Children of school age who spend more time outdoors may be less prone to myopia, or nearsightedness, researchers in China are reporting.
The protection of eyesight joins other health benefits of playing outside, including improved physical condition and a decreased risk of obesity, they say.
Adding a daily outdoor activity class for three years at a school in Guangzhuo reduced the rated of myopia, a condition in which close-up objects can be seen in clear focus but distant ones can't, the researchers report in the Journal of the American Medical Association.
Nearsightedness has reached epidemic levels in some urban regions of Asia, the researchers note, with between 80 and 90 percent of high school graduates having myopia.
In the United States, estimates put the incidence of myopia in children at about 50 percent.
For their study, the researchers selected 12 schools and looked at around 1,900 first graders. At six of the schools, a 40-minute period of outdoor play and activities was added to the schedule.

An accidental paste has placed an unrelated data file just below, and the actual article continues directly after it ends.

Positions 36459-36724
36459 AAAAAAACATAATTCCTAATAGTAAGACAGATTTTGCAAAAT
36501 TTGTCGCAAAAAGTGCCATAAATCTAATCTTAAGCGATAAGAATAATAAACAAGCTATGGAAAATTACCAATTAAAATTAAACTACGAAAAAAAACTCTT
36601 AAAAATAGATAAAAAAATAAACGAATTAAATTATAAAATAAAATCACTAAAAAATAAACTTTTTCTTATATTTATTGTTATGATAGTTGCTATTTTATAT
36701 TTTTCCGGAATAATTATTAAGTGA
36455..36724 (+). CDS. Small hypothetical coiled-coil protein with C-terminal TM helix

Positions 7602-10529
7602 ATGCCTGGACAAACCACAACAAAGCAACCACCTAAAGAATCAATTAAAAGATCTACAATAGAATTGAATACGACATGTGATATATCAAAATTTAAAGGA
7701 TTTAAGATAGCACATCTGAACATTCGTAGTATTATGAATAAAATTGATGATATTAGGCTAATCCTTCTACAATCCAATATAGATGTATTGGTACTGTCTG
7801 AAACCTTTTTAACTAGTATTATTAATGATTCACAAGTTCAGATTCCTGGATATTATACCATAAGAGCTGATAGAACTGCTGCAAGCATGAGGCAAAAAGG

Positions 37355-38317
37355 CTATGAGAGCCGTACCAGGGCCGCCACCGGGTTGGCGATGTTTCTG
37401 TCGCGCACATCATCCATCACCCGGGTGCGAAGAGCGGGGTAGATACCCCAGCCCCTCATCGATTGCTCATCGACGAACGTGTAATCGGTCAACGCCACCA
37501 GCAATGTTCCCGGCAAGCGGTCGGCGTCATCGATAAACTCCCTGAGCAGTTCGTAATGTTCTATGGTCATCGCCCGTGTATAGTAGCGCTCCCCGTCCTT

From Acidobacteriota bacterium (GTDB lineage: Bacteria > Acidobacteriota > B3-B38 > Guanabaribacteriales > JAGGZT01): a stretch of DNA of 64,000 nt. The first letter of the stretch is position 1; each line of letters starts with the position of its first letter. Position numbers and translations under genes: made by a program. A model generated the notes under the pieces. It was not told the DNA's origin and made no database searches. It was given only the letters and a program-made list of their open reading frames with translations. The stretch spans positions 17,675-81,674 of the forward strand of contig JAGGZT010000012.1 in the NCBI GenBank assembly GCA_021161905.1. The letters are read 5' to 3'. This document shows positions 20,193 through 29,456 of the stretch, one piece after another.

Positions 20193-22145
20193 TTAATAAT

After three years, 30.4 percent of the students who spent extra class time outside showed evidence of myopia, a reduction of 23 percent from the 39.5 percent in the control group not given the outside periods, the researchers found.
Any reduction, especially at an early age, is significant, because children who develop myopia at an early age are the most likely to have the condition worsen as they get older, they say.
"Thus, a delay in the onset of myopia in young children, who tend to have a higher rate of progression, could provide disproportionate long-term eye-health benefit," the researchers said in their published study.
While it's not exactly clear how outside activity can improve eyesight in children, there have been studies suggesting outdoor light with its higher intensity may increase dopamine levels in the eye.
Dopamine has been found to inhibit a kind of development in the shape of the eye associated with myopia, notes study author Dr. Mingguang He of Guangzhou's Zhongshan Ophthalmic Center.
The study is strong evidence of the benefit of outside activity on children's eyesight, he says.
"In fact, in order to maximize the benefit, we should further increase the outdoor time by using school recesses and encouraging parents [to] bring their children outside on weekends," He says.